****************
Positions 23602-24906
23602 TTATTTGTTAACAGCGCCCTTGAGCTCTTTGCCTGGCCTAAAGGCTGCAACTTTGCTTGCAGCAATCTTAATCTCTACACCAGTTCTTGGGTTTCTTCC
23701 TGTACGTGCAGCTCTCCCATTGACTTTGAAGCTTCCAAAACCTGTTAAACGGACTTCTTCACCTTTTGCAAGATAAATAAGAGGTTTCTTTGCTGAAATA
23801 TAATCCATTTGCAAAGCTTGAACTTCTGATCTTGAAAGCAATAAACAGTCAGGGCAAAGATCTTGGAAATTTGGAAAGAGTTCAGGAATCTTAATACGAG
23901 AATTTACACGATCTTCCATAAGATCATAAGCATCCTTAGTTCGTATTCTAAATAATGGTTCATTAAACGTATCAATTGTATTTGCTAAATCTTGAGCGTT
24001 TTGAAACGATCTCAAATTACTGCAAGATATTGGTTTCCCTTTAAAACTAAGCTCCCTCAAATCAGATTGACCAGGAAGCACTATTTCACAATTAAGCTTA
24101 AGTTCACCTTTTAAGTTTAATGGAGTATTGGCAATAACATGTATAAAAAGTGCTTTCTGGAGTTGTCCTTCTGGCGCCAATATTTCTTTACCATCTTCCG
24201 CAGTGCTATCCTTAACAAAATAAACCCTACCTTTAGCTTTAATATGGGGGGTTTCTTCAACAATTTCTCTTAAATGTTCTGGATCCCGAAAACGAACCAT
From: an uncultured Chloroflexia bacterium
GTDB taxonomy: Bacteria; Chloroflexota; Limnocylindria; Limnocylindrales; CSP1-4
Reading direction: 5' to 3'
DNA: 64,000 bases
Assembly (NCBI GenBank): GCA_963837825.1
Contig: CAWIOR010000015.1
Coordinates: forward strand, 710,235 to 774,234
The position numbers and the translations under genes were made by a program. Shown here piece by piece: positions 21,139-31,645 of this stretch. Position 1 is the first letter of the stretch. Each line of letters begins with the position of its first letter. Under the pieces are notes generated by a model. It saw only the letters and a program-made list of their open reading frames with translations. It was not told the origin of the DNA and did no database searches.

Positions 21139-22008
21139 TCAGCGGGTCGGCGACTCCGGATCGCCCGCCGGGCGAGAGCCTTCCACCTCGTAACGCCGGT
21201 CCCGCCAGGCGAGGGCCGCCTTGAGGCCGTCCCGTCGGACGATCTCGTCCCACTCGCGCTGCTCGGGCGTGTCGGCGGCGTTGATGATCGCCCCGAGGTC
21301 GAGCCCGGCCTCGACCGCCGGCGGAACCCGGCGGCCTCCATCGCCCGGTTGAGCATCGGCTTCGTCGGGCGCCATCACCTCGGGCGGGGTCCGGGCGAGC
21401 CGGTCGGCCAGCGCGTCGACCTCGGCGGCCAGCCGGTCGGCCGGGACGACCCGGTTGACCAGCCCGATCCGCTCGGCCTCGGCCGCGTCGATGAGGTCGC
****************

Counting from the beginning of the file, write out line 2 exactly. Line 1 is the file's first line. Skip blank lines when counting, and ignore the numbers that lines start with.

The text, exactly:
23602 TTATTTGTTAACAGCGCCCTTGAGCTCTTTGCCTGGCCTAAAGGCTGCAACTTTGCTTGCAGCAATCTTAATCTCTACACCAGTTCTTGGGTTTCTTCC